Three Journalism Diversity Fund (JDF) recipients were presented with bursaries today as part of the annual celebratory event.
The awards presentation, held at Bloomberg’s offices in London, followed a seminar discussing diversity in journalism.
Kay Loveridge was awarded this year’s Claire Prosser bursary, which helps people from all walks of life into broadcast and digital careers. It was set up in the memory of founder and former director of the BBC Journalism Trainee Scheme, Claire Prosser, who died suddenly in 2014.
In the words of her family, Claire believed in equality of opportunity, and that if someone wanted the chance to become a journalist, they should be able to do so.
Bursary recipient Kay has been a volunteer for Phoenix Community radio in Halifax for five years and was recently a finalist in the ITV and Media Trust’s Breaking into News scheme.
Alongside a financial contribution to her studies at Leeds Trinity University, Kay will also participate in work placements with BBC News, Press Association and Wire Free Productions.
The award was presented by Claire’s daughter, Ellen Clabburn.
Two recipients were also presented with the Thomas Read bursary, which is awarded each year to a Journalism Diversity Fund recipient who has a long-term illness, health problem or disability.
The bursary was set up in the memory of the Sky Sports News journalist Thomas Read, who died unexpectedly in 2015, aged 25.
Thomas was an inspirational young journalist who, in spite of his cerebral palsy, achieved a substantial amount in the field of journalism in a short space of time.
Josephine Fay and Nicola Kenton, who will both be studying at News Associates London, were presented with their awards by Thomas’ brother, Jamie Read.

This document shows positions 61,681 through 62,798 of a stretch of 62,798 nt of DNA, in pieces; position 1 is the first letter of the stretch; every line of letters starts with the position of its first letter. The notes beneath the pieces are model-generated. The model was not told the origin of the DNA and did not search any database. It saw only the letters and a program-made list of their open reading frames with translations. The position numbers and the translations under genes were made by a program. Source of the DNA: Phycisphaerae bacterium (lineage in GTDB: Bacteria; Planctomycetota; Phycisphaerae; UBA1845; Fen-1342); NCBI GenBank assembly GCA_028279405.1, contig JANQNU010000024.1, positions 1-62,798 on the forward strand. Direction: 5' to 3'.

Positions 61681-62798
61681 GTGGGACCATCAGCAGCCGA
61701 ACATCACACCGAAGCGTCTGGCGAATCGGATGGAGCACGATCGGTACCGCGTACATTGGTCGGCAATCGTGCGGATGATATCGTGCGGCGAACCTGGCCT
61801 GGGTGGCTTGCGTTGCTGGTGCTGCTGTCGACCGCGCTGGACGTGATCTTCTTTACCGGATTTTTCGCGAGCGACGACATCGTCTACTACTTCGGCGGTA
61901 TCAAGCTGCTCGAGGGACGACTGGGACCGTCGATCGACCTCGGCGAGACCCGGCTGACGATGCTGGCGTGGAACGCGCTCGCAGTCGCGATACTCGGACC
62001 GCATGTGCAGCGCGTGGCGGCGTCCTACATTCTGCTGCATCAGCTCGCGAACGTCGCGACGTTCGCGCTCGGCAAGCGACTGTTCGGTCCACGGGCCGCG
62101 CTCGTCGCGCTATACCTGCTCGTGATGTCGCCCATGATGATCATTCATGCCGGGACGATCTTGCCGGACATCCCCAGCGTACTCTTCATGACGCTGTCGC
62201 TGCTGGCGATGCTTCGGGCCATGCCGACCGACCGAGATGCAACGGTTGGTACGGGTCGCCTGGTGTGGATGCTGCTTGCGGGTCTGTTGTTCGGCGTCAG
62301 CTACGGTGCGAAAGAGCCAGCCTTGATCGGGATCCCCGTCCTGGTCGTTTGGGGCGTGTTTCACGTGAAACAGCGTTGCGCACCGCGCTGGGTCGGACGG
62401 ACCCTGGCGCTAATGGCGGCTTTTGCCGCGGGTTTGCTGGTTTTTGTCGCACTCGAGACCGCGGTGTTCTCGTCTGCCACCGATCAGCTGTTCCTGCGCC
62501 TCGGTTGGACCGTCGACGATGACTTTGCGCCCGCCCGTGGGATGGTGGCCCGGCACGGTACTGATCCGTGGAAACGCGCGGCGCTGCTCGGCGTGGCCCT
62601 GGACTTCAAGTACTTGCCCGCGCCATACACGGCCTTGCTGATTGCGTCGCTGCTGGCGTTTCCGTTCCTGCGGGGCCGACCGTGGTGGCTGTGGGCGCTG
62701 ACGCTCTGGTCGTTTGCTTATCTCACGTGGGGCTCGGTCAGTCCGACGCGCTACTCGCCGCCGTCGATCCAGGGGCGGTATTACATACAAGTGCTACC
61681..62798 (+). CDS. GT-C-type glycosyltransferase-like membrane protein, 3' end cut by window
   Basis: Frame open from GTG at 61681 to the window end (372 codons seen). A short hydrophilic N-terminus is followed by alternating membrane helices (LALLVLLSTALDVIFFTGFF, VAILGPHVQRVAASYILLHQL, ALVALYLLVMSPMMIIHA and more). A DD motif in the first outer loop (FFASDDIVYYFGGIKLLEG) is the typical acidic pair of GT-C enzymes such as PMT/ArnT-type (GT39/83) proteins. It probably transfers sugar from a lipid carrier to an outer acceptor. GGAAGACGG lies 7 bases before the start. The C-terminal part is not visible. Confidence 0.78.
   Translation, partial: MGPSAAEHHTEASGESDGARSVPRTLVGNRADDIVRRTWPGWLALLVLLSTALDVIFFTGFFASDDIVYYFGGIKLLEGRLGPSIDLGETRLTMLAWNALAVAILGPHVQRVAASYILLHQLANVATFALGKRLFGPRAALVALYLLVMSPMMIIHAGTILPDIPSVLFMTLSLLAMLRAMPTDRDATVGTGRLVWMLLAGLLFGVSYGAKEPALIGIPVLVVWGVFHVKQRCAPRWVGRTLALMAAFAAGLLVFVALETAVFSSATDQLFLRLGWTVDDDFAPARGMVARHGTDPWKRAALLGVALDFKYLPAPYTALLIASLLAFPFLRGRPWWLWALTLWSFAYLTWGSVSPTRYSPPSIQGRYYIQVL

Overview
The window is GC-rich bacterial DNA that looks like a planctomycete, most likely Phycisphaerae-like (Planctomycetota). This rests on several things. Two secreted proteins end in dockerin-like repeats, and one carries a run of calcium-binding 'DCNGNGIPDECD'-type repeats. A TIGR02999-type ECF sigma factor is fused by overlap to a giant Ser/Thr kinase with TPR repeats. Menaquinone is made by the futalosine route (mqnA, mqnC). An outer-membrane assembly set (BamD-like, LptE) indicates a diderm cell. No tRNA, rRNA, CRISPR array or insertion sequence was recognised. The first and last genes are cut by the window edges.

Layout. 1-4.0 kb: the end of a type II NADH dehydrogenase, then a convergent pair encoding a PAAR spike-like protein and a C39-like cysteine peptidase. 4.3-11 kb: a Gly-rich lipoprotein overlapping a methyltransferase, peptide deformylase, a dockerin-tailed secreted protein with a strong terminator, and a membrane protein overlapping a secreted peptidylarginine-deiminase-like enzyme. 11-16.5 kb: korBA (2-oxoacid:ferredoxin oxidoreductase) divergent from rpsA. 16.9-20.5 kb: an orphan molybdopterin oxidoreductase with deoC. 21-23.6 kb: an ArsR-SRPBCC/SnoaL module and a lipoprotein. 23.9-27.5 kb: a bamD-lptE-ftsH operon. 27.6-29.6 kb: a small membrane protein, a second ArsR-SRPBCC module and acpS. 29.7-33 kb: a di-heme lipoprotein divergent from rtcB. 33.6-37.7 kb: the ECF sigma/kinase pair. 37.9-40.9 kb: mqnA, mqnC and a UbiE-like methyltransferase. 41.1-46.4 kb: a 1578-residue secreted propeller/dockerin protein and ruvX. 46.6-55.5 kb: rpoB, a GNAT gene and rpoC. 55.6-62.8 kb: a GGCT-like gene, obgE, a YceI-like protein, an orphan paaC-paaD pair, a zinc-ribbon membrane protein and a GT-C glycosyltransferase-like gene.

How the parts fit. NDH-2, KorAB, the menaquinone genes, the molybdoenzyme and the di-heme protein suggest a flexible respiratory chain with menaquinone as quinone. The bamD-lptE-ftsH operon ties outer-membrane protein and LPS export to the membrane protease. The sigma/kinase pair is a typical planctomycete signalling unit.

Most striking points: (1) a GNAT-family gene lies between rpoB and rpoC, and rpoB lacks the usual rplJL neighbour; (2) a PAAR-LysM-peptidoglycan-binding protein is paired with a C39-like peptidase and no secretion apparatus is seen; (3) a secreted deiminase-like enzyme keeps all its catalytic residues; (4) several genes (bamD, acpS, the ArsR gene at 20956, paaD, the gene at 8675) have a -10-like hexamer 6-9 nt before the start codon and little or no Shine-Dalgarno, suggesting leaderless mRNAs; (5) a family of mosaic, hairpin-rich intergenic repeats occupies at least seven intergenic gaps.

As well as receiving financial contributions from the Thomas Read Foundation, both recipients will have the opportunity to participate in a work placement with Sky Sports News.
The celebratory event, which took place after a diversity in journalism seminar, also welcomed previous Thomas Read bursary recipient Connor Parker to the stage to address delegates.
Connor, who was awarded the bursary in 2017 to study at the University of Sheffield, now works as an intern reporter at HuffPost UK and told the audience the JDF has changed his life.
He said: “The JDF and the Thomas Read bursary paid for me to study as well as providing all the support I could ask for, which meant I had a fantastic year that taught me everything I needed to know and more.
“It’s so important to have diversity in the journalism industry – because I have a hidden disability and I’m from the north of England, I don’t fit the mould of the stereotypical London journalist, but because of that I can speak about those topics that define my identity, I can bring that voice to the table.”
Former JDF recipient Rianna Croxford, who is a broadcast journalist at BBC Radio 4 and World Service, also gave an address.
She said: “There’s no denying that journalism remains a socially and ethnically exclusive industry. This is why the Journalism Diversity Fund is so crucial. I would not be standing here as a qualified NCTJ journalist without it.”
The event also welcomed Neil O'Brien, commercial director of NLA media access, on stage to present their annual donation to the Journalism Diversity Fund.
The cheque for £100,000 was presented to Kim Fletcher, chairman of the NCTJ, who said: "This generous donation, which has been made annually since 2005, is very welcome and never taken for granted so please pass on our thanks to your chairman, Tim Brooks, chief executive, Henry Jones, and all the board members and NLA team."